Professor Kaiser recently participated in the How to Feed the World without Destroying the Planet panel session as part the What Will We Eat? Summit at Expo 2020 Dubai. He was joined by other experts to examine the need to rethink how we grow, consume, and provide food for a sustainable future.
The initiative in Shetland, where this kind of management is reaping rewards, could be rolled out across the world. Commercial fishing for lobsters, crabs, scallops, queenies, whelks, clams, razors, cockles, mussels and oysters from the tideline up to six miles out from the coast is regulated by the Shetland Shellfish Management Organisation (SSMO).
Scallops are one of the most valuable catches for Scotland. This is done through the issue of licences and implementation of measures that ensure recovery of stocks and long-term sustainability. They have achieved sustainable multi-species fisheries. Management takes account of different species and sectors. There is spatial zoning, which has helped reduce conflict between fishing sectors.
An important feature of this fishery is the sense of ‘ownership’ expressed by the fishers involved with it, leading to a sense of control over their own management choices which fosters longer-term thinking about issues such as sustainability. Since animals like scallops grow quickly, leaving scallops in the sea for another year accrues more value than any interest earned in a bank account.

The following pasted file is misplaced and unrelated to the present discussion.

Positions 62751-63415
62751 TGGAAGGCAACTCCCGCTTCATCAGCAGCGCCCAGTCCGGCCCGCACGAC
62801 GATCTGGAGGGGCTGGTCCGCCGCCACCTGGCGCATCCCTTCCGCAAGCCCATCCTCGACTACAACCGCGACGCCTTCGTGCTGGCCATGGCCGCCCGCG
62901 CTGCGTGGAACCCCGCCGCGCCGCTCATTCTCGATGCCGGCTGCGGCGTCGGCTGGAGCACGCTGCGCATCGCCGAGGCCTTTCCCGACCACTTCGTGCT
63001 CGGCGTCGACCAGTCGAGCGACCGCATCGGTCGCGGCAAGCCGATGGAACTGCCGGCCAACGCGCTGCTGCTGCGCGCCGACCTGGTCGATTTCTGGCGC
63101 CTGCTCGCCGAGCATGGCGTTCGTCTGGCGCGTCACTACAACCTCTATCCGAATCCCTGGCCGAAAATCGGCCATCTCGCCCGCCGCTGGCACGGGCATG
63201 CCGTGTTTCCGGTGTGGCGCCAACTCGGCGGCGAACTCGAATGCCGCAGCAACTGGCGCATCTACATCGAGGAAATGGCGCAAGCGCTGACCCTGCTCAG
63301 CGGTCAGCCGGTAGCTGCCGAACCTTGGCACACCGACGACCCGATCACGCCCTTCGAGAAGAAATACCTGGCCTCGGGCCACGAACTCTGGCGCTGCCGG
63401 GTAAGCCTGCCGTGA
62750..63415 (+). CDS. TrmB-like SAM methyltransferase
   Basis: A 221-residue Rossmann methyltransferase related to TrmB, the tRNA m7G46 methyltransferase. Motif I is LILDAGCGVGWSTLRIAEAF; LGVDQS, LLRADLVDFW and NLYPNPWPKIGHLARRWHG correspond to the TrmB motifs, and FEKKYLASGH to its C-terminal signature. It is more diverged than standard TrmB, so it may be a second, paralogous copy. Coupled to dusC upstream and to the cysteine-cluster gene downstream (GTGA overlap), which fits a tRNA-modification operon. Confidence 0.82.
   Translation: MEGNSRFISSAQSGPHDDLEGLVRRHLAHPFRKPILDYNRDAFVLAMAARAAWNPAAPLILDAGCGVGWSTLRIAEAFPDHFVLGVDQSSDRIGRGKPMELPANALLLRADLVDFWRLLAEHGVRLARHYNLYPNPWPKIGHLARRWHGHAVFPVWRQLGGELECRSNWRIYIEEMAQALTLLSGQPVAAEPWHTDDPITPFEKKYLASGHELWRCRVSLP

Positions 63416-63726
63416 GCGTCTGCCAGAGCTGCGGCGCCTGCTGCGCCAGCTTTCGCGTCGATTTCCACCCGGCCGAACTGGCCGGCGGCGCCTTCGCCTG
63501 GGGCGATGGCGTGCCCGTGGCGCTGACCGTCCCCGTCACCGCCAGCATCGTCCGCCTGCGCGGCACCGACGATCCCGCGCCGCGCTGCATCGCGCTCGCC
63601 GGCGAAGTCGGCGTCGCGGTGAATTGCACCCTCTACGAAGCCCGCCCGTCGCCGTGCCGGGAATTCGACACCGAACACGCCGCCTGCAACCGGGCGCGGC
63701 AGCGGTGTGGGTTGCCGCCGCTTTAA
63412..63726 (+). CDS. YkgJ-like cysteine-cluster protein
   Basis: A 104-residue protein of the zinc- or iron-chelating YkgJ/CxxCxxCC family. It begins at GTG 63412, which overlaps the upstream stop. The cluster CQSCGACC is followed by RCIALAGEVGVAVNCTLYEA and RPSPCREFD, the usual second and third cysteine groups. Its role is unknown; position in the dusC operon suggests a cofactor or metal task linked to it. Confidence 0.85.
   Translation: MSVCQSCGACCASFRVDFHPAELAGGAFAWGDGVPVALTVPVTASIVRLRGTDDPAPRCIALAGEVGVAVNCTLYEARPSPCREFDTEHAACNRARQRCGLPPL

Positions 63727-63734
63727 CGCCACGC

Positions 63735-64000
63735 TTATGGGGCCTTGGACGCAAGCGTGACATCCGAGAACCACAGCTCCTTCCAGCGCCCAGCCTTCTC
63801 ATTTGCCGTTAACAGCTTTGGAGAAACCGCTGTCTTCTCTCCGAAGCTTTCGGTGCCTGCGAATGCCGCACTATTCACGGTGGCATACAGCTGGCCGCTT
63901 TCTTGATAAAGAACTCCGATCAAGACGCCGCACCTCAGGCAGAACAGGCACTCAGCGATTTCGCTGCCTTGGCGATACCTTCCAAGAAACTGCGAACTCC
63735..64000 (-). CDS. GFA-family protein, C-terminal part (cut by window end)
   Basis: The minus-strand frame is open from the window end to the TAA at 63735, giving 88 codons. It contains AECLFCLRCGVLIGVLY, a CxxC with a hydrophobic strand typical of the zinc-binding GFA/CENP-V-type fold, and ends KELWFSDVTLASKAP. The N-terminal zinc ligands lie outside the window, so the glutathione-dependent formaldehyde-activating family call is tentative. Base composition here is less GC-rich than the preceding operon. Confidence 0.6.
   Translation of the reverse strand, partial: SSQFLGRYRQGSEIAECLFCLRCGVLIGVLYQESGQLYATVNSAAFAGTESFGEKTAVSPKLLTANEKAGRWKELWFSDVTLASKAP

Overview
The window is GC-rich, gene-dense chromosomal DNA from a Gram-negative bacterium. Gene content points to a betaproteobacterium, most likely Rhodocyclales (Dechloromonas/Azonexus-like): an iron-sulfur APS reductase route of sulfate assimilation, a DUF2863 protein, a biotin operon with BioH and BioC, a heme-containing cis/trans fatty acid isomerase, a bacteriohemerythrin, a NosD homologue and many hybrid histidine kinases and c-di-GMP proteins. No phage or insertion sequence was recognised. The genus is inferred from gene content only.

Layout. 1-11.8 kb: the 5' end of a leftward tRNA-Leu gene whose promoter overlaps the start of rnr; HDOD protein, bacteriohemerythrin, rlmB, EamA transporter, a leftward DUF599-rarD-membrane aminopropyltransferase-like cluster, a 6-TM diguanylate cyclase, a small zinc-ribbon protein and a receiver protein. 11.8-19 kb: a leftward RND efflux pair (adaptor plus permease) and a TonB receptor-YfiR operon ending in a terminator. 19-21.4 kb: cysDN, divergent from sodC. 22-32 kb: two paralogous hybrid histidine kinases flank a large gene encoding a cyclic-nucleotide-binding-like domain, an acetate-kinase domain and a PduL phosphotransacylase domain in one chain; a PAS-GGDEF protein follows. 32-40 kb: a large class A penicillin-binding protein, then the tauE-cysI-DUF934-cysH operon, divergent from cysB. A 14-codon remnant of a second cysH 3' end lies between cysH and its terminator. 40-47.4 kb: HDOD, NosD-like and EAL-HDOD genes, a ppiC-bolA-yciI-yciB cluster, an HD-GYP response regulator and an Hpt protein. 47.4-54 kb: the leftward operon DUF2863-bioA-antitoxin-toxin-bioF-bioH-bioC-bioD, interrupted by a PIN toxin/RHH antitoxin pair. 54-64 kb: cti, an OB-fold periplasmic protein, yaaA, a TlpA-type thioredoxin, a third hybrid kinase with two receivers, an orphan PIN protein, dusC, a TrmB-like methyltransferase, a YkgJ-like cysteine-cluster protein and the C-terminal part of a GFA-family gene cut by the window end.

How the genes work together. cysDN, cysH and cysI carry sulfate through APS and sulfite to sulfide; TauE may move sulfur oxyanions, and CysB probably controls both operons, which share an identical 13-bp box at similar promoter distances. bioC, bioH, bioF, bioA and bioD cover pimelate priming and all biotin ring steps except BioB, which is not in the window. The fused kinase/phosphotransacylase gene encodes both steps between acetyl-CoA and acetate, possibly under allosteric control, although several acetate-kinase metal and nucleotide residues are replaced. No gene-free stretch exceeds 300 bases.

High quality data is required so we have a better understanding of local situations. Mapping trawl footprints requires precise information about where and when boats are in operation. In most countries this detailed data is not publicly available.
The lack of high-resolution trawl effort data or, for confidentiality reasons, where it is kept private must be addressed. The benefits to public policy at national and international levels would be immense. Management plans could be co-designed with local fishing interests to help bring together environmental, commercial and community interests.
Bottom-trawl fisheries provide about a quarter of marine catch, that is why an individually tailored, science-based management of fisheries, led by local communities, is key to preserving the marine environment, safeguarding global food supplies and protecting livelihoods for the future.
While we must protect our environment, we also must support coastal communities and human nutrition. For that, fishers need to have more control over local fishing grounds, but better data is needed to provide accurate stock assessments, records of fishing intensity and catch figures, to inform sound decision making.
If trawling and other forms of fish-catching did half the damage that their critics claim, there would be no fisheries. But there are, and then some – more than 50 per cent of the fish caught in the UK come from an area within 100km of Shetland. That is because the fisheries are well managed and sustainable. Management techniques must be flexible and collaborative, with input from industry, scientists, governments and communities.
This is an urgent issue. Maintaining “life below water” is one of the UN’s Sustainable Development Goals. By improving access to data, there is a better chance of developing specific local sustainable management plans to future-proof our fisheries, this cannot be achieved by scientists working alone, we need to draw on the knowledge and capacity of our fishing fleets to be our ‘digital eyes’ on the ocean. Only by working together can we solve some of the grand challenges that currently confront our seas.